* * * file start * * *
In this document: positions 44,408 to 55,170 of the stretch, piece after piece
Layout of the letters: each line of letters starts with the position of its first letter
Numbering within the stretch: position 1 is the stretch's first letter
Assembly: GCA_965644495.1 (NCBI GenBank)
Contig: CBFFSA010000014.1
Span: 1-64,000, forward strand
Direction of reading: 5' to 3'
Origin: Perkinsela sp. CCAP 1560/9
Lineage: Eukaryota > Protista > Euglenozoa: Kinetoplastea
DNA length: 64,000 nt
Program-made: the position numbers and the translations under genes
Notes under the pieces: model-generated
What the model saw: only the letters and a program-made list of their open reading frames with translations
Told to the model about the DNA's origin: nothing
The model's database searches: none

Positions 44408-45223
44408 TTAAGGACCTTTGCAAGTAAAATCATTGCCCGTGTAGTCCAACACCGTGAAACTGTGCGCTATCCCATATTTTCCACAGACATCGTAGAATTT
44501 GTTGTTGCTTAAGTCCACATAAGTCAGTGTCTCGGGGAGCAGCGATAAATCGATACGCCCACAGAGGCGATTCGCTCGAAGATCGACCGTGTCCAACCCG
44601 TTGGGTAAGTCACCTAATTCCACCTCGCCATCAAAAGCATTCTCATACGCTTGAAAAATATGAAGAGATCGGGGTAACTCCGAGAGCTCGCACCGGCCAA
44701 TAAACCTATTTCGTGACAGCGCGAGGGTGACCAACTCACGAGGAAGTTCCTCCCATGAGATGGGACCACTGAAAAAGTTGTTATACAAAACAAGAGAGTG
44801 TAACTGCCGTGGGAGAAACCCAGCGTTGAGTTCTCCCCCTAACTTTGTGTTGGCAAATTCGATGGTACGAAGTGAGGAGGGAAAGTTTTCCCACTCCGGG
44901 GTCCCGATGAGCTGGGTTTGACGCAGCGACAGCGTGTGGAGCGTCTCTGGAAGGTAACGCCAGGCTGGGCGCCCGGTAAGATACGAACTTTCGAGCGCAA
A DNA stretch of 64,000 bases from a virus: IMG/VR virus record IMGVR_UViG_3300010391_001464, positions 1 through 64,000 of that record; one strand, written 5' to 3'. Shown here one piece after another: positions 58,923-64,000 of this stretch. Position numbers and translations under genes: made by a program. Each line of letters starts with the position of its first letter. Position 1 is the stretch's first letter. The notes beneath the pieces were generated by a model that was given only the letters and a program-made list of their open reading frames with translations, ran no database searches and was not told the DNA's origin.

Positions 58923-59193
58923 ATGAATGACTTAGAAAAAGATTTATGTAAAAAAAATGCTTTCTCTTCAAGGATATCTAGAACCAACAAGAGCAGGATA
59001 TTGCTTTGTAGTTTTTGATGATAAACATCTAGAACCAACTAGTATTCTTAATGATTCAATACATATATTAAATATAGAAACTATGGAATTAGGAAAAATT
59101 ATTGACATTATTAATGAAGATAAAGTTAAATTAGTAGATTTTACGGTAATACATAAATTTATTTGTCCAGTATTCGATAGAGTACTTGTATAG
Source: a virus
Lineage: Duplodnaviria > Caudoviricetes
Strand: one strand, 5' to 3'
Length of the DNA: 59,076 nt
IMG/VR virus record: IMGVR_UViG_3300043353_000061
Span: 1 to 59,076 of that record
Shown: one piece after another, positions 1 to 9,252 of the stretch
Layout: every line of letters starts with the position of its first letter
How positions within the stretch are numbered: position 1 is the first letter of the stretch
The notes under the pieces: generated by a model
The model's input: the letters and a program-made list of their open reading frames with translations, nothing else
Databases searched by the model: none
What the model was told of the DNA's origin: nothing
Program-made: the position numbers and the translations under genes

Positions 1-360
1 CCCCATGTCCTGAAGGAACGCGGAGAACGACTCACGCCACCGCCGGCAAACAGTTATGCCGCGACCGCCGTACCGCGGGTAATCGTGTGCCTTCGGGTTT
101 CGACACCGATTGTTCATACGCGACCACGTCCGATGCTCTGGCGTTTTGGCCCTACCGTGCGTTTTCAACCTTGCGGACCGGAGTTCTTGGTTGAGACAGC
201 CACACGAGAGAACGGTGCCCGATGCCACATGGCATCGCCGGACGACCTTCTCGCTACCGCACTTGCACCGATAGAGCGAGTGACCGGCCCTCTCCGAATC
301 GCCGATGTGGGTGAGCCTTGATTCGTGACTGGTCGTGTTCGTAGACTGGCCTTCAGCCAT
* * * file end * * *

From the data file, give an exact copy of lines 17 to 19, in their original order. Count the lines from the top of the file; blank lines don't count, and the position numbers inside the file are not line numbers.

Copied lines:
44408 TTAAGGACCTTTGCAAGTAAAATCATTGCCCGTGTAGTCCAACACCGTGAAACTGTGCGCTATCCCATATTTTCCACAGACATCGTAGAATTT
44501 GTTGTTGCTTAAGTCCACATAAGTCAGTGTCTCGGGGAGCAGCGATAAATCGATACGCCCACAGAGGCGATTCGCTCGAAGATCGACCGTGTCCAACCCG
44601 TTGGGTAAGTCACCTAATTCCACCTCGCCATCAAAAGCATTCTCATACGCTTGAAAAATATGAAGAGATCGGGGTAACTCCGAGAGCTCGCACCGGCCAA